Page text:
"The brain is constantly on the lookout for ways to improve by obtaining new knowledge and skills, even before birth. Unfortunately, retaining information can be challenging, simply because instructors and course designers do not always use methods that facilitate remembering."
"Metacognition is, put simply, thinking about one’s thinking. More precisely, it refers to the processes used to plan, monitor, and assess one’s understanding and performance. Metacognition includes a critical awareness of a) one’s thinking and learning and b) oneself as a thinker and learner.
Metacognitive practices increase students’ abilities to transfer or adapt their learning to new contexts and tasks."
Image Source: http://cdn.newsday.com/In a speech given to the Council on Foreign Relations, Arne Duncan, Secretary of Education said, “In the 21st century, a quality education system is the centerpiece of a country’s economic development and it can be the one thing that unites the world. In this global economy, the line between domestic and interna...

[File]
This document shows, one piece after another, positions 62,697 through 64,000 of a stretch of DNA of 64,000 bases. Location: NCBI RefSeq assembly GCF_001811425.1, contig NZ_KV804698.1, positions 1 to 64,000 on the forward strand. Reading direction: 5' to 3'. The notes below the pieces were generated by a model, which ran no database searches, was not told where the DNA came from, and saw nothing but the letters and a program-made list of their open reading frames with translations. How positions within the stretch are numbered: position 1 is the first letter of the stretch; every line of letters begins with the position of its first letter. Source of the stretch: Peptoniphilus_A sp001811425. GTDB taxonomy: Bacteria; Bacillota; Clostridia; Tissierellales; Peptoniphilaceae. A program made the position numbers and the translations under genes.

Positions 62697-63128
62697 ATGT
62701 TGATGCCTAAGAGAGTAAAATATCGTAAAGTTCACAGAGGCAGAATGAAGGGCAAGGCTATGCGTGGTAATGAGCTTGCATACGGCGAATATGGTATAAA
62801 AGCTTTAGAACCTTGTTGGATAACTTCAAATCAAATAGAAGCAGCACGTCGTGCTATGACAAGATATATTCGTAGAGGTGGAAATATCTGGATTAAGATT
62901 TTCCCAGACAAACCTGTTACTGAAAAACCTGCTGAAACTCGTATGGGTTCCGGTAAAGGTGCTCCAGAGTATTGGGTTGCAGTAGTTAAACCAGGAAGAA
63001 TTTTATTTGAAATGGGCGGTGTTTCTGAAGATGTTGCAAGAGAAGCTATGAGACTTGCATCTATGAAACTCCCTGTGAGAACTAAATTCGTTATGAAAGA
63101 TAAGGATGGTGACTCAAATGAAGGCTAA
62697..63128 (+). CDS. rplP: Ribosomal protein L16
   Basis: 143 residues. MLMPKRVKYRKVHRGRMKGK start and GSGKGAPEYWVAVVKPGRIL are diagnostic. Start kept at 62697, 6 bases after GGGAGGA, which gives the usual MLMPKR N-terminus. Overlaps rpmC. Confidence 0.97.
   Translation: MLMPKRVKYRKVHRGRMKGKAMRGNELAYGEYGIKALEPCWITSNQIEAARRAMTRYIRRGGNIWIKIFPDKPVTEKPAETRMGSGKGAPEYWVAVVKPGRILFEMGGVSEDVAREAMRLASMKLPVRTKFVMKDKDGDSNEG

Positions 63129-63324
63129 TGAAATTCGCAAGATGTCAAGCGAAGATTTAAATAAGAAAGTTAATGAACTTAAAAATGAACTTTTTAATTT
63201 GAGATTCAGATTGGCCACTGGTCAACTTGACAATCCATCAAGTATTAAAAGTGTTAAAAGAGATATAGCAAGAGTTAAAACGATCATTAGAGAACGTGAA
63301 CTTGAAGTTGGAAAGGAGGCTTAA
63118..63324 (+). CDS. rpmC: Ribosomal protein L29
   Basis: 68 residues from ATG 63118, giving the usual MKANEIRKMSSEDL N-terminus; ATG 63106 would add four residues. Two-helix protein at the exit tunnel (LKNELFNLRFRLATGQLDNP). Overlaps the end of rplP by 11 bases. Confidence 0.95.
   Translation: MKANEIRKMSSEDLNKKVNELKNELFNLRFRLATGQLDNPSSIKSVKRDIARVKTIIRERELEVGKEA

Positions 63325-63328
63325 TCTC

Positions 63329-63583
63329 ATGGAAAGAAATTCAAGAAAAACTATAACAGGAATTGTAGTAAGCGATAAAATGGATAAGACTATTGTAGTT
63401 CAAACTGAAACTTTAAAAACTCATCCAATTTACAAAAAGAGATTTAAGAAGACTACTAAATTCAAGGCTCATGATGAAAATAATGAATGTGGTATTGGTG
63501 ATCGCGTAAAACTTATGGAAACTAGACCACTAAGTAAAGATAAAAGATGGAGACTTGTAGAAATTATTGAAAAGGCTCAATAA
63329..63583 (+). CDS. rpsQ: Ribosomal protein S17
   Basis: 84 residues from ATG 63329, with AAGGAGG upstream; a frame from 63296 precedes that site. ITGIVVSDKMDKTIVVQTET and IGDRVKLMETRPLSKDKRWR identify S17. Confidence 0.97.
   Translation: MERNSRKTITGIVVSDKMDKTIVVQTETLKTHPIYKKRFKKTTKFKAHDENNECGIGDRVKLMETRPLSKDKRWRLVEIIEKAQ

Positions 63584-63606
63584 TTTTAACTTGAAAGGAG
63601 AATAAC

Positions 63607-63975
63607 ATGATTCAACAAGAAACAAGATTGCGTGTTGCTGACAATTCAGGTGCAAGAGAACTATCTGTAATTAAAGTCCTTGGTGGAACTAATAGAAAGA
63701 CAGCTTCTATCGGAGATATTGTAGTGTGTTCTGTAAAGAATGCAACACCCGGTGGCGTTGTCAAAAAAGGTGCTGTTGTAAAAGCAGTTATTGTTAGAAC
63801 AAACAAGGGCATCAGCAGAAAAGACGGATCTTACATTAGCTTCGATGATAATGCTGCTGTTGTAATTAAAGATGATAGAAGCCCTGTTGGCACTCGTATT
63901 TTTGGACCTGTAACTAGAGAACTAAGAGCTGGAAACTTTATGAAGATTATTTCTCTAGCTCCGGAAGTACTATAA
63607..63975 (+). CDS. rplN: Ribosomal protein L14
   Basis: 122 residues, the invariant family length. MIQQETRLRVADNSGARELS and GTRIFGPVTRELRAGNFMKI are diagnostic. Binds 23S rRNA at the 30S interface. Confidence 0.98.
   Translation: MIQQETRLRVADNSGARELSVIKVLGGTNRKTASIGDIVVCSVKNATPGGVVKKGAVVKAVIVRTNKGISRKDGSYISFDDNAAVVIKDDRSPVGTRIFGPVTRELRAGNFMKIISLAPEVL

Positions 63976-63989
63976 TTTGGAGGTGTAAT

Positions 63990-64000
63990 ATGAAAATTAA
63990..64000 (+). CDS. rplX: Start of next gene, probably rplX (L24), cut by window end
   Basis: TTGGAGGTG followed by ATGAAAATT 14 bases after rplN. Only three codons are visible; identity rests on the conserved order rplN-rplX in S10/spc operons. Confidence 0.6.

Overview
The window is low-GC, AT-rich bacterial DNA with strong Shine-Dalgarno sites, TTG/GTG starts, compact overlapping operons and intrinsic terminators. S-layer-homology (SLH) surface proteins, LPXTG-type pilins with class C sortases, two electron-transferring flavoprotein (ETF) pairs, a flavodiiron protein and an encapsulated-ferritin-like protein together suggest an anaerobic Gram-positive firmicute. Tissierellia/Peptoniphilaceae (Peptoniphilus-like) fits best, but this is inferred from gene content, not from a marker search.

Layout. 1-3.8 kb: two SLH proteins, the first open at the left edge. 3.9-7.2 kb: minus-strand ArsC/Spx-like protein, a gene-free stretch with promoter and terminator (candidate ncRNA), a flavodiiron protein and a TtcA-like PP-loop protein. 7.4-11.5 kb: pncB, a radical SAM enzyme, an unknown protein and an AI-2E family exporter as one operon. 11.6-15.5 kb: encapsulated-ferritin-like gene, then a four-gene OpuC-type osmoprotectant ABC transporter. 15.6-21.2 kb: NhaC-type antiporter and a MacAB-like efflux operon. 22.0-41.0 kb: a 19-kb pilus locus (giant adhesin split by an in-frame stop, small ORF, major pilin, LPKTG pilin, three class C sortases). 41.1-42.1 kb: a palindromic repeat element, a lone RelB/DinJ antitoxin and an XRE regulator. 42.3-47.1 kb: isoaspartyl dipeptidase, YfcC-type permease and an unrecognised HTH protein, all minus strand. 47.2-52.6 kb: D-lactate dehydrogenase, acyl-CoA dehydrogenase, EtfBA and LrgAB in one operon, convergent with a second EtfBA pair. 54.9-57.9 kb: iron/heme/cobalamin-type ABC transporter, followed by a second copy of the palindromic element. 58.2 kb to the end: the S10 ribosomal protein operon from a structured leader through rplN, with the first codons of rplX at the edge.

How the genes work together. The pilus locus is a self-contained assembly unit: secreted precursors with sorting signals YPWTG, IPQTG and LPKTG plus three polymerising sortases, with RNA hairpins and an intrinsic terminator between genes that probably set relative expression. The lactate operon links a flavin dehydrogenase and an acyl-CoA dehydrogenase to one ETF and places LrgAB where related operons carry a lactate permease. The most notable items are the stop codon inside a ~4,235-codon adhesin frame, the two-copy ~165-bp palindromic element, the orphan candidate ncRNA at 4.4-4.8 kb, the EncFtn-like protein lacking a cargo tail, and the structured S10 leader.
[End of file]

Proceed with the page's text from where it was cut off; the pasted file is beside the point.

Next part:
Wendi Pillars's insight:
Great areas to reflect upon and inform classroom practice
The first phase of a four-year study found that English-learners in Project GLAD classrooms performed better on reading comprehension, vocabulary, and some writing tasks than their peers whose teachers did not use the instructional approach.